Recently patched vulnerabilities in Peloton’s bike software may have allowed unauthorized users to view sensitive user data, new security research published this week found.
Pen Test Partners, a cybersecurity group, said that earlier this year it discovered vulnerabilities allowing unauthenticated users to exploit Peloton’s API, the software that facilitates communication between the bikes and company servers.
The vulnerabilities could potentially allow an individual to view personal information on Peloton users, including their location, gender and age, as well as class attendees, even if users have the private mode turned on.
Pen Test Partners said it notified Peloton, giving the company 90 days to patch the vulnerabilities before going public. But according to a blog post published by Pen Test Partners on Wednesday, Peloton “acknowledged the disclosure” but did not “fix the vulnerability.”
TechCrunch first reported the vulnerabilities, which were made public the same week Peloton was forced to issue a recall for all of its treadmills following a child's death and dozens of reported injuries by users. The treadmills used the same vulnerable API.
A spokesperson for Peloton pushed back against the idea that personal data may have been breached, telling The Hill in an emailed statement that “the identification of vulnerabilities by itself does not constitute a breach.”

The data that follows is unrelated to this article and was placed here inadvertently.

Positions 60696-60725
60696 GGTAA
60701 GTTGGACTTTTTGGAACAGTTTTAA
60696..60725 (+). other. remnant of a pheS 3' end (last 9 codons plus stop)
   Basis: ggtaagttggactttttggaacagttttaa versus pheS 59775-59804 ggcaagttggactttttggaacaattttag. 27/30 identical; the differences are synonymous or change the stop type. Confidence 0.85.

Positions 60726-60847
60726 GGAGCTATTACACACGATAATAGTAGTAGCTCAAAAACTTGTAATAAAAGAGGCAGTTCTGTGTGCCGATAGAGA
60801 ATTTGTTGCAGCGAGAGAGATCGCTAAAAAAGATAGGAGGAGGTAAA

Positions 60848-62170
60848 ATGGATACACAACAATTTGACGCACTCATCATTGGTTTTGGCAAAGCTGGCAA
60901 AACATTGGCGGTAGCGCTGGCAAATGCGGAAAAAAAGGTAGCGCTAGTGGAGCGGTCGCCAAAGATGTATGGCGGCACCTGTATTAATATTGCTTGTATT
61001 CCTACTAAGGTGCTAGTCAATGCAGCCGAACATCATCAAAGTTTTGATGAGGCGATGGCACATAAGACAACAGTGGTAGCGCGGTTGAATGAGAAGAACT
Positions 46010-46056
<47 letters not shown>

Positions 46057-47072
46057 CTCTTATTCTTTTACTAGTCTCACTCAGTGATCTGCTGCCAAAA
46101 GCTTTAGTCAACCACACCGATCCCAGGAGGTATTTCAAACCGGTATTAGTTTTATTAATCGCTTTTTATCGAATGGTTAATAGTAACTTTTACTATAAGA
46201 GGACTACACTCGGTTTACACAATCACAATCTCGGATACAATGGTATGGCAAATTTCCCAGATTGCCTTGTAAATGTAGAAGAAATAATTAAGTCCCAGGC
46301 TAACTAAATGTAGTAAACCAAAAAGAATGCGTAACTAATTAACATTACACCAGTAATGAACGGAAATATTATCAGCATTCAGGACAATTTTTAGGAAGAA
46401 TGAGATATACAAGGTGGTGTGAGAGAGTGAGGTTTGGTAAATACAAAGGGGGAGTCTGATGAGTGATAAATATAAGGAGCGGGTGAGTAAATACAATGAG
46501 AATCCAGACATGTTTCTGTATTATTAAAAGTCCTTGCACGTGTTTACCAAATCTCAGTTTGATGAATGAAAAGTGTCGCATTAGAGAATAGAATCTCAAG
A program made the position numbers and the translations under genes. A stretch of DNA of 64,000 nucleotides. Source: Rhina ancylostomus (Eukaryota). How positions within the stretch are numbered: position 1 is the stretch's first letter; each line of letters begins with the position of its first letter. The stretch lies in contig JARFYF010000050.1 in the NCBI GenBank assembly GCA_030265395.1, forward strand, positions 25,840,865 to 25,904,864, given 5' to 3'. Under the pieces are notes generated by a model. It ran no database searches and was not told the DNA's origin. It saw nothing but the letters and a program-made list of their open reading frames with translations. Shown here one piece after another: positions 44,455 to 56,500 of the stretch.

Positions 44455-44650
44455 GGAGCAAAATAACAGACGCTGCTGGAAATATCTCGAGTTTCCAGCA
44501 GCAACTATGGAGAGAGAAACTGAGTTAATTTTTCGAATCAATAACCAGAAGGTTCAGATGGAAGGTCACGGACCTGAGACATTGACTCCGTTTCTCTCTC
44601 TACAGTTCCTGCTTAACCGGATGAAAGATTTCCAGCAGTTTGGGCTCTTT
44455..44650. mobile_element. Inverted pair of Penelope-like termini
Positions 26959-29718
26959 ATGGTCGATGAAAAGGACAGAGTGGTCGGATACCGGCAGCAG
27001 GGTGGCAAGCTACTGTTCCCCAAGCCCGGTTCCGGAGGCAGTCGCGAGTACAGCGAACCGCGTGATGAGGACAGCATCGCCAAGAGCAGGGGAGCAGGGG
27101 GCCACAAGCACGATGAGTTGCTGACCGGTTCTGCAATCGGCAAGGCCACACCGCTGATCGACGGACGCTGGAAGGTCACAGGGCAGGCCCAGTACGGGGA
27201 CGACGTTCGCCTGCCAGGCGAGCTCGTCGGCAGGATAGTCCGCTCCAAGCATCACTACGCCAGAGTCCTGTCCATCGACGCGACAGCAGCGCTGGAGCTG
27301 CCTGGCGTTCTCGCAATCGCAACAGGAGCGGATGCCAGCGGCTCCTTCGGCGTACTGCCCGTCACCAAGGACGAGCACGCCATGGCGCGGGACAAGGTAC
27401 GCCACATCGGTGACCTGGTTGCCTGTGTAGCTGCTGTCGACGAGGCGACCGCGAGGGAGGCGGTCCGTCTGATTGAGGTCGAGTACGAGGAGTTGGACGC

“No software is immune from bugs, and we aim to responsibly investigate reported vulnerabilities that we deem legitimate,” the spokesperson said. “Our security team is continuing their work to monitor attempts at unauthorized access by exploitation of these vulnerabilities.”
The spokesperson added that Peloton took action and addressed the vulnerabilities when Pen Test Partners first reached out but had been “slow to update the researcher about our remediation efforts.”
“As of this week, we have implemented fixes to the rest,” the spokesperson said. “Going forward, we will do better to work collaboratively with the security research community and respond more promptly when vulnerabilities are reported."
The company also thanked Pen Test Partners founder Ken Munro for submitting the reports on vulnerabilities and “being open to working with us to resolve these issues.”
Pen Test Partners later indicated that Peloton had addressed the cyber vulnerabilities.
“Peloton leaked sensitive data for all users,” the company tweeted. “Initially the disclosure was a mess but their lovely new CISO got it sorted fast!”